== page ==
Whether you’re a giant of industry or a team of one just getting started out, invariably there will come a time in which you’ll need to take a look at internal processes and find the areas that can be improved to keep things ticking along. But where to start? In either case it could seem like a mammoth undertaking with no end in sight as you may feel like once one change has been made another should follow, but a formulated approach can start to make things look much more manageable if you know where it is you need to direct your focus.
Trying to tackle everything at once will unlikely give the results you’re looking for, the oversimplification of your processes may mean that something is missed along the way, as changing one process may have a big impact on others that rely on it. The first step is to identify where an improvement needs to be made and taking a measured approach to doing so, simply diving in and trying to tackle a process head on may lead you to discover it wasn’t the root cause of an issue in the first place. Understanding that not every process change needs to be a major one, and that minor changes can have just as much impact is the first step to continuous improvement in your business.
Depending on the size of your business, you may not know every process for each area of your business, and so a technique of Business Process Mapping is employed. Creating a flowchart to breakdown your processes and each step involved – from here the process improvement moves to the deming cycle (known as PDCA) plan, do, check, act. From here, it’s ensuring that any changes that are made stick. Many will utilise business process management software, which creates a digital visualization of the process and assigns tasks where necessary – these systems also allow updates to be made within the software whenever they’re made to the process out of system, and as such whenever smaller changes are made the entire process isn’t repeated – just updated and distributed in to the workflow.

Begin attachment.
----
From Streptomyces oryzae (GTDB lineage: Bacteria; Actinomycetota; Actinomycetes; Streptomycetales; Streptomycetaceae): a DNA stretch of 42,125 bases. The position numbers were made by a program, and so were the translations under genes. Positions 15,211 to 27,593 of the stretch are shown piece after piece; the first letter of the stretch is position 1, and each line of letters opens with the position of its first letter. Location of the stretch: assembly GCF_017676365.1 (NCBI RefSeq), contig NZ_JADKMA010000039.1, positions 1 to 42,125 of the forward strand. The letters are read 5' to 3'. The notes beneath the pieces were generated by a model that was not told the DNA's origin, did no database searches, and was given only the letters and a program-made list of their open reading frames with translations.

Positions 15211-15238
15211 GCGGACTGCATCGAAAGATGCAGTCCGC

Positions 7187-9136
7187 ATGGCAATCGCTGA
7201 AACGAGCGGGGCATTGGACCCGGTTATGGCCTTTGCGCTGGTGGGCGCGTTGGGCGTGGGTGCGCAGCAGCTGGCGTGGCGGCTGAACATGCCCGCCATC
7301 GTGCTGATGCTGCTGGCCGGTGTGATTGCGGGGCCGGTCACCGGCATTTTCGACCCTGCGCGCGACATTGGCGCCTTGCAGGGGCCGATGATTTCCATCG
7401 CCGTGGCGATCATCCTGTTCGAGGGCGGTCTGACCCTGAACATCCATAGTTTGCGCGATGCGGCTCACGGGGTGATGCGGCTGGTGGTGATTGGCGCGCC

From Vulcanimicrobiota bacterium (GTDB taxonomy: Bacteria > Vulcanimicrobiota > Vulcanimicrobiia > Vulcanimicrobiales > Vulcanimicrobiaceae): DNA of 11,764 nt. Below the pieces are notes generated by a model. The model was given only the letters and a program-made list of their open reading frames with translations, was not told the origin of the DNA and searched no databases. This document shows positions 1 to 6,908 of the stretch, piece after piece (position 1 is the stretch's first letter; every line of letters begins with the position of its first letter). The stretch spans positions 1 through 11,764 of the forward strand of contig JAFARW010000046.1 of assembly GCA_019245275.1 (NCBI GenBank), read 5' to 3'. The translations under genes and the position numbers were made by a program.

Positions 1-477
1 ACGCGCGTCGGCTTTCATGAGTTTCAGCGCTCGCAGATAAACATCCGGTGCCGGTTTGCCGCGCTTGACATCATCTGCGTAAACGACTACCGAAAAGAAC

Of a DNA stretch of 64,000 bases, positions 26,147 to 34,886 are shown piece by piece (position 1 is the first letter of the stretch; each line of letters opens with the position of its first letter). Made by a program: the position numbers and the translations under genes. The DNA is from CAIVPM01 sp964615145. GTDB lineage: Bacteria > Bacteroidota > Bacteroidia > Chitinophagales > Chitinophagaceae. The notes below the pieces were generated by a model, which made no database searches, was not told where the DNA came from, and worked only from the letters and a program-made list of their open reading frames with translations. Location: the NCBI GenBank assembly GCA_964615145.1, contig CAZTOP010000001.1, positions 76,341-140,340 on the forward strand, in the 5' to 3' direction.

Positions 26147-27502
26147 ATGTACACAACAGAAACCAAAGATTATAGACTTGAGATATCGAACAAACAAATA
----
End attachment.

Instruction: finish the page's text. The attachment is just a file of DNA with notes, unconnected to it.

Understanding the processes involved is one thing however, creating a culture for continuous process improvement is another. Trying to tackle any process improvement as a solo effort is unlikely to make any lasting change, and after all as the company grows it’s likely your employees know the processes much more in depth. Ensuring the efforts are started from top-down, and showing that all suggestions are valued and considered creates an environment that rewards improvement and encourages further suggestion.
Once you’ve got the ball rolling, it will keep itself going. Your employees are great for making small, incremental improvements as they handle the day to day and are encouraged to talk about these changes. Seeing where these smaller changes are made can aid with the bigger picture and lead to more complex breakthrough changes being made. An environment in which incremental changes are made with breakthrough innovations coming where possible will ensure your company is running efficiently and employing these strategies where your competition aren’t will be what can give you the edge.